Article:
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Stacking the Deck: Bureaucratic Missions and Policy Design

Published online by Cambridge University Press:  01 August 2014

Jonathan Bendor
Affiliation:
Stanford University
Serge Taylor
Affiliation:
Carnegie-Mellon University
Roland Van Gaalen
Affiliation:
Stanford University

Abstract

Empirical studies suggest that mission-oriented bureaucrats bias their design of program alternatives to increase the odds that a superior will choose the kind of program the officials want. However, political executives may anticipate this manipulation and try to reassert control. These struggles are examined in three models. In Model 1 a senior bureaucrat is interested only in missions; the bureaucrat's political superior controls him or her by rejecting inferior proposals and entertaining new options from other policy specialists. Model 2 is a principal-agent analysis. Here the official is interested only in budgets; the official's superior reduces search bias by creating an ex ante incentive scheme. In Model 3 the bureaucrat cares about both budgets and programs; the superior uses both his or her final review authority and ex ante incentives to reduce agenda manipulation. The models' contrasting implications for the political control of bureaucracy are examined.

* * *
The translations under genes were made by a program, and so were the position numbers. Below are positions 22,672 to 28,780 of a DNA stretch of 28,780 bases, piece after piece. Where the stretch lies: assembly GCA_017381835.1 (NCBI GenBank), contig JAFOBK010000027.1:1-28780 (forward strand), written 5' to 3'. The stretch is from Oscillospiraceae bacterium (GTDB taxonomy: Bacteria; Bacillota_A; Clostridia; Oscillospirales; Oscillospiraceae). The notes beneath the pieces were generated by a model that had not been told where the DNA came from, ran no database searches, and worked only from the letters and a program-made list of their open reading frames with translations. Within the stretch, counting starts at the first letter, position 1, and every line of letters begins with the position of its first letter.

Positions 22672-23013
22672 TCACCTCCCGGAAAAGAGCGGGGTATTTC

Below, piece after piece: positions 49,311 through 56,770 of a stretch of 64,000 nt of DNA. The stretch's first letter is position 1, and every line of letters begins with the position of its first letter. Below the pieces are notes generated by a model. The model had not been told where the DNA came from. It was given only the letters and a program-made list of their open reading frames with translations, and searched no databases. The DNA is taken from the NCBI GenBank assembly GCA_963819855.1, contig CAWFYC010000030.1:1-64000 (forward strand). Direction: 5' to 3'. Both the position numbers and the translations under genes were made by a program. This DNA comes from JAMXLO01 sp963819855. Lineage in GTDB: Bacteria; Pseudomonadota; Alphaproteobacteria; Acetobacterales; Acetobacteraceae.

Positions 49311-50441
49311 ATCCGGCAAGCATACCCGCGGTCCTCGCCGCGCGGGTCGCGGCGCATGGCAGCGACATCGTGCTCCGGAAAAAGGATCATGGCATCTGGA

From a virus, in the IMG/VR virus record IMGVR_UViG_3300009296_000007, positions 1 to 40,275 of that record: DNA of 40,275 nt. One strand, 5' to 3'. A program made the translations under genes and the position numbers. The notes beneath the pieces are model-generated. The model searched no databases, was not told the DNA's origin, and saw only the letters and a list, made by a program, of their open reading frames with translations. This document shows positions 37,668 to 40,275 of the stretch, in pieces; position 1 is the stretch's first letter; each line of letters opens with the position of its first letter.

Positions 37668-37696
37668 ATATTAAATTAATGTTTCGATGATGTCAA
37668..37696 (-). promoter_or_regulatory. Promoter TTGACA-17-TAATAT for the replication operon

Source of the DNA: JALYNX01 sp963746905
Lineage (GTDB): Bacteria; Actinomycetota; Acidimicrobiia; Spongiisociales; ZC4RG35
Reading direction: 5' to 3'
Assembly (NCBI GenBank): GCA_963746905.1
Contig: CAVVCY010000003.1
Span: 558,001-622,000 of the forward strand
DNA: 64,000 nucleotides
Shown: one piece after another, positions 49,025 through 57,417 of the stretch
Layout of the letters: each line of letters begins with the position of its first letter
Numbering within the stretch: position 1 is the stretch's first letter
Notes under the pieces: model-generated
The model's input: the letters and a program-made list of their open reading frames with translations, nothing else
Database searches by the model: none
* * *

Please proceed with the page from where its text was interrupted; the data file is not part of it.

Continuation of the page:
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Articles
Copyright
Copyright © American Political Science Association 1987

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